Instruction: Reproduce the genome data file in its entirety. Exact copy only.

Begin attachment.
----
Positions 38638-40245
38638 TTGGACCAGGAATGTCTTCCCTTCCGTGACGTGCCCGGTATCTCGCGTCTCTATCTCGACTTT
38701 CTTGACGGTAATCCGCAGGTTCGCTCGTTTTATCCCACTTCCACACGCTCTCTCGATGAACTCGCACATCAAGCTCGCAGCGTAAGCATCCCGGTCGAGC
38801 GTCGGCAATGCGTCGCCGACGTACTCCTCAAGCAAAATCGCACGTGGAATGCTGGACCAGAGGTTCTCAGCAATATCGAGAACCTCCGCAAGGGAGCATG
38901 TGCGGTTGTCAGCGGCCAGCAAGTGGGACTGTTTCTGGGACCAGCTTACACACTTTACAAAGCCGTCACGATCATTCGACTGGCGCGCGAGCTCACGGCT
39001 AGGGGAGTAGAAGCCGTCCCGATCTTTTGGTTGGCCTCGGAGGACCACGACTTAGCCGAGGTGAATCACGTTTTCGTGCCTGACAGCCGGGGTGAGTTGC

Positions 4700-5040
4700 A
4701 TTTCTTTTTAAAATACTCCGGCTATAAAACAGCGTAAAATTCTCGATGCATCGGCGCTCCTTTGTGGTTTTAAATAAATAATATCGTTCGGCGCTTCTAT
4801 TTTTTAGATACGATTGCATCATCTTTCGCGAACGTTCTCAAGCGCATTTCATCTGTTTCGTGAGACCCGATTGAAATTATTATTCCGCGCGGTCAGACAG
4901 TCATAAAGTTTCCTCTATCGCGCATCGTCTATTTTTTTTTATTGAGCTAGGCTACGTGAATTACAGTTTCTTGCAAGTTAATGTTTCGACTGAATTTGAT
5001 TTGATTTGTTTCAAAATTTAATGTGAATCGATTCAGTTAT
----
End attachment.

Positions 38638-40245
38638 TTGGACCAGGAATGTCTTCCCTTCCGTGACGTGCCCGGTATCTCGCGTCTCTATCTCGACTTT
38701 CTTGACGGTAATCCGCAGGTTCGCTCGTTTTATCCCACTTCCACACGCTCTCTCGATGAACTCGCACATCAAGCTCGCAGCGTAAGCATCCCGGTCGAGC
38801 GTCGGCAATGCGTCGCCGACGTACTCCTCAAGCAAAATCGCACGTGGAATGCTGGACCAGAGGTTCTCAGCAATATCGAGAACCTCCGCAAGGGAGCATG
38901 TGCGGTTGTCAGCGGCCAGCAAGTGGGACTGTTTCTGGGACCAGCTTACACACTTTACAAAGCCGTCACGATCATTCGACTGGCGCGCGAGCTCACGGCT
39001 AGGGGAGTAGAAGCCGTCCCGATCTTTTGGTTGGCCTCGGAGGACCACGACTTAGCCGAGGTGAATCACGTTTTCGTGCCTGACAGCCGGGGTGAGTTGC

Positions 4700-5040
4700 A
4701 TTTCTTTTTAAAATACTCCGGCTATAAAACAGCGTAAAATTCTCGATGCATCGGCGCTCCTTTGTGGTTTTAAATAAATAATATCGTTCGGCGCTTCTAT
4801 TTTTTAGATACGATTGCATCATCTTTCGCGAACGTTCTCAAGCGCATTTCATCTGTTTCGTGAGACCCGATTGAAATTATTATTCCGCGCGGTCAGACAG
4901 TCATAAAGTTTCCTCTATCGCGCATCGTCTATTTTTTTTTATTGAGCTAGGCTACGTGAATTACAGTTTCTTGCAAGTTAATGTTTCGACTGAATTTGAT
5001 TTGATTTGTTTCAAAATTTAATGTGAATCGATTCAGTTAT